Washington Nationals v Baltimore Orioles

Dontrelle “Rasputin” Willis to sign a minor league deal with the San Francisco Giants


Some guys never get a shot at the big leagues. Or if they do, it’s far too short a shot and they are overlooked for the rest of their careers, exiled to Triple-A or worse. You gotta make the best of that shot. You may never get another one.

Unless you’re Dontrelle Willis, of course, in which case you seemingly get a couple dozen shots and will until you just don’t fell like trying anymore:

Willis was last signed by the Angels. That went nowhere. Before that he was with the the Long Island Ducks of the Atlantic League. The Cubs signed and released him after he threw seven pitches for them. Before that he was retired. Before that he was with the Orioles where he stunk and where he got into all sorts of arguments and controversies with the team. The Phillies released him before that. Before that he was with the Reds, who gave him his last chance to pitch in the big leagues. That was 2011, when he posted a 5.00 ERA in 73.2 innings over 13 starts.

He’s had two really good seasons. One of them was nearly 11 years ago, the other nine. He had one more useful season for the Marlins after that. Since he left Florida following the 2007 season he’s 4-15 with a 6.15 ERA while walking 7.1 hitters per nine and allowing 9.3 hits per nine. And again, he hasn’t even gotten a significant MINOR league look since 2011.

I know he’s a lefty and lefties are supposed to live forever, and by all accounts he’s a great guy to have around (at least if you don’t ask the Orioles). But there has been nothing — literally nothing — positive to be seen in his pitching in a decade. No indication whatsoever that he can help a ball club. How does he still get chances when so many other pitchers don’t?

Probably like this:

A nice thought. But people have been having that same thought for years. It never pans out.

Jason Kipnis injured his ankle celebrating the pennant with Francisco Lindor

TORONTO, ON - OCTOBER 17:  Jose Ramirez #11, Francisco Lindor #12, Jason Kipnis #22 and Mike Napoli #26 of the Cleveland Indians celebrate after defeating the Toronto Blue Jays with a score of 4 to 2 in game three of the American League Championship Series at Rogers Centre on October 17, 2016 in Toronto, Canada.  (Photo by Vaughn Ridley/Getty Images)
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Indians second baseman Jason Kipnis tweeted on Sunday, “Got a little too close to [Francisco Lindor] during the celebration!! Freak accident but should be good to go by Tuesday! #cantkeepmeoutofthisgame!”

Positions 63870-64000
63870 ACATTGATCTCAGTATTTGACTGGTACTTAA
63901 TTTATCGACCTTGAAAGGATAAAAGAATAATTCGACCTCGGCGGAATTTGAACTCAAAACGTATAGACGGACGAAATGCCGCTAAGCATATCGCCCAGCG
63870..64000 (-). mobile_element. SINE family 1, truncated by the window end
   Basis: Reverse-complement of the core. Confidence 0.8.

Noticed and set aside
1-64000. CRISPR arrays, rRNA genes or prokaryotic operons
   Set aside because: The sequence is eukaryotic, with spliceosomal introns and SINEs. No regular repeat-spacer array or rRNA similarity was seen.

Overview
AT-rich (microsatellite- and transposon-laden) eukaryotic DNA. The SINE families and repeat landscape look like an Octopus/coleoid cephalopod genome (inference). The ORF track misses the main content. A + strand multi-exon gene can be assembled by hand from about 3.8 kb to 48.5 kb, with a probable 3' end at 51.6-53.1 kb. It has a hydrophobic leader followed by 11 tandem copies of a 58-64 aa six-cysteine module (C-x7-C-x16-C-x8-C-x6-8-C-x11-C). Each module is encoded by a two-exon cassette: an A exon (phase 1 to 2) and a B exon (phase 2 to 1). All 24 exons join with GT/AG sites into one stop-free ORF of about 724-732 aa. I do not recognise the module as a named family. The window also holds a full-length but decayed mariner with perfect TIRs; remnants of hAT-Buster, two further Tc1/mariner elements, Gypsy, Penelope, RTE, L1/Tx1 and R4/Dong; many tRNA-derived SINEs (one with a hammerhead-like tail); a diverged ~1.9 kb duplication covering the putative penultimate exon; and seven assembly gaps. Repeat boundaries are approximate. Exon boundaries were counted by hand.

Per MLB.com’s Jordan Bastian, manager Terry Francona said Kipnis is dealing with a low ankle sprain, but he’s expected to be ready to go when the World Series begins on Tuesday. Kipnis went through fielding drills on Sunday.

Kipnis is hitting .167/.219/.367 with a pair of homers and four RBI in eight games this postseason.

Terry Francona sets Indians’ World Series rotation for first three games

TORONTO, ON - OCTOBER 18:  Corey Kluber #28 of the Cleveland Indians throws a pitch in the first inning against the Toronto Blue Jays during game four of the American League Championship Series at Rogers Centre on October 18, 2016 in Toronto, Canada.  (Photo by Vaughn Ridley/Getty Images)
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Bob Nightengale of USA TODAY Sports reports that Indians manager Terry Francona has set his starting rotation for the first three games of the World Series against the Cubs. Corey Kluber will start Game One, followed by Trevor Bauer and Josh Tomlin for Games Two and Three, respectively.

Kluber, the ace of the staff, has had a terrific postseason. He’s made three starts with a 0.98 ERA and a 20/7 K/BB ratio in 18 1/3 innings. The Indians won two of his starts — Game Two of the ALDS and Game 1 of the ALCS.

Bauer was unable to make it out of the first inning of his ALCS Game 3 start against the Blue Jays after the stitches on his pinky opened up and caused blood to pour out. He suffered the injury repairing one of his drones, which he builds as a hobby. Bauer insists he’ll be good to go in Game Two, though he also insisted that the injury wouldn’t be an impediment against the Jays.

Tomlin has made two solid starts for the Indians, allowing a total of three runs over 10 2/3 innings. The Indians won both games he started, Game 3 of the ALDS and Game 2 of the ALCS. MLB.com’s Jordan Bastian notes that if Bauer can’t go in Game Two, Tomlin will be moved up to start in his place.